The Sunderland girl evacuated to a mansion

DAY TRIP: health and Safety was non-existant during the war for Anne and her fellow evacuees - although they loved their day trips out on the back of this lorry - which was driven by odd job man Mr Binnington.
DAY TRIP: health and Safety was non-existant during the war for Anne and her fellow evacuees - although they loved their day trips out on the back of this lorry - which was driven by odd job man Mr Binnington.
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THIS year marks the 75th anniversary of the wartime evacuation. Today we focus on one little girl who ended up living in the home of a war hero.

SHIPWRIGHT’S daughter Anne Hagedorn was eight years old when she packed her bags and left home – forced to flee Sunderland as an evacuee when war broke out.

One long and exciting train journey later, Anne arrived in Yorkshire – where she found herself billeted to the splendour of a gabled Tudor-style mansion house.

“Cowesby Hall was quite a change from our house in Southwick,” she said. “There were cooks to make meals, maids to clean and gardeners to tend the grounds.

“Of course, the servants weren’t there for us; they looked after the Gott family who owned the hall. But it was an amazing experience.”

Anne, the youngest of three girls born to Robert and Helen Keighley, grew up in Clockwell Street and was a pupil at High Southwick School when war was declared.

“My father was a shipwright by trade, but shipyard work was very hard to come by in the 1930s. He ended up working on the dustbins for the corporation,” she said.

“More ships were needed when war broke out and work became more plentiful. But dad sadly died in December 1939, so didn’t get the chance to go back to the yards.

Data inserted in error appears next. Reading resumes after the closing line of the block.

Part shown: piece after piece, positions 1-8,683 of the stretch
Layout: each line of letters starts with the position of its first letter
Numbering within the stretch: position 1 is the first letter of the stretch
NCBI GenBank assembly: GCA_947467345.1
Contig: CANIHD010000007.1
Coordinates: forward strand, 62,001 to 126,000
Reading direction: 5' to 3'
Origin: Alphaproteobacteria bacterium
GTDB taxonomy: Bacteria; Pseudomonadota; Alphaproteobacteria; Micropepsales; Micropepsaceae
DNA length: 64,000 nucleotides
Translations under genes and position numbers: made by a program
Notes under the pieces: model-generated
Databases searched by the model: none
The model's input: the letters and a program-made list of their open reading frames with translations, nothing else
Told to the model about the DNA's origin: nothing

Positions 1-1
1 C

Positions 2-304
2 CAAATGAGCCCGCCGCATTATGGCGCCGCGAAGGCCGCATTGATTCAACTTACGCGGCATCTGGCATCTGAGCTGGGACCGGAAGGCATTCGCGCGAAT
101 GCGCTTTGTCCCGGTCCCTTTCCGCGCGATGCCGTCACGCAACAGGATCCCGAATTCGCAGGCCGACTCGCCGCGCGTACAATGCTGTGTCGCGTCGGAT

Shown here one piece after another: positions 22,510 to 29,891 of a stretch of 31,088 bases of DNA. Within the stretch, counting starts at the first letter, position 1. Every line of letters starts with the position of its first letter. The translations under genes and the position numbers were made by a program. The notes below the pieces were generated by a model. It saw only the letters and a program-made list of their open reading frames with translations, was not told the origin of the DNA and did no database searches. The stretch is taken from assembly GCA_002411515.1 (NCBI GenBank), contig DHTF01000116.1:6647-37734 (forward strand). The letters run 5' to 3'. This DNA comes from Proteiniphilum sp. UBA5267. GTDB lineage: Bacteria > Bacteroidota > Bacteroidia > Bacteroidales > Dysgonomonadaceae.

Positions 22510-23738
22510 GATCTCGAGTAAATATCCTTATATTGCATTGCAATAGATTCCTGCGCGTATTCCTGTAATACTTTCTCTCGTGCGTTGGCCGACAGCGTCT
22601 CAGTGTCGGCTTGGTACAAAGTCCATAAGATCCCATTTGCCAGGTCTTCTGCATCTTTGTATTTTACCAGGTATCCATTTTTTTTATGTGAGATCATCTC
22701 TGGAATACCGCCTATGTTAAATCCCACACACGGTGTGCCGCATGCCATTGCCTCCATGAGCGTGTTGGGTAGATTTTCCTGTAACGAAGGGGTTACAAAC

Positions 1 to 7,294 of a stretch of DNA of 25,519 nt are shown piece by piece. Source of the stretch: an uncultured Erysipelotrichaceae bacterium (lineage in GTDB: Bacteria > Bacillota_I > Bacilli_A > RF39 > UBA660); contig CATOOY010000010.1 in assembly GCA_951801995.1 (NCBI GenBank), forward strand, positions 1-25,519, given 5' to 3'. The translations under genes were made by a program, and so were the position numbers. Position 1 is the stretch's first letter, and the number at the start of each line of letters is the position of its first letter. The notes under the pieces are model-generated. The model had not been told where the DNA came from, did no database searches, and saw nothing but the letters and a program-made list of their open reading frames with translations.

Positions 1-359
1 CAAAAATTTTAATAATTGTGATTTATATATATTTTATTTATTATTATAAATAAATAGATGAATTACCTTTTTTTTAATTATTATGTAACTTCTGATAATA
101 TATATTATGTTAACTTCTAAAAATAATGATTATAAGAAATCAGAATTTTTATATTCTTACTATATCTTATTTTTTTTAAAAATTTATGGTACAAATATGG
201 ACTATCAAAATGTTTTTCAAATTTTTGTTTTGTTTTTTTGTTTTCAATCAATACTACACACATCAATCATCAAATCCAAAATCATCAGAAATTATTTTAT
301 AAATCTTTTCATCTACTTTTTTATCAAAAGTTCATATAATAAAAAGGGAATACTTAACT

“My sisters were told they either had to go into the forces or work in munitions. They chose the munitions factories, as they thought they could help mam more that way.”

Anne still recalls the sound of the air raid siren as it rang out for the first time on September 3, 1939 – just after the announcement that Britain was at war.

“There was an air raid warden post across the road from us at the time, housed in the old Gem cinema. Being little I was just excited, I felt no fear back then,” she recalls.

“But, as we lived practically on the banks of the Wear, very close to the shipyards and Queen Alexandra Bridge, a lot of people were very worried we would get bombed.”

Indeed, fears that Sunderland could become a major target for Hitler’s Luftwaffe prompted Sunderland Corporation to draw up plans to evacuate 10,000 youngsters.

Some were sent to America, others to County Durham or Northumberland. Anne and her pals from school, however, were destined for the safety of rural North Yorkshire.

“I was evacuated with about 23 classmates, as well as some teachers. We took the train from Sunderland Central Station and had no idea where were going,” she said.

“I think we ended up getting off at Thirsk, and were then taken to Cowesby Hall by coach. Some children didn’t stay two minutes, they went back home, but I loved it.”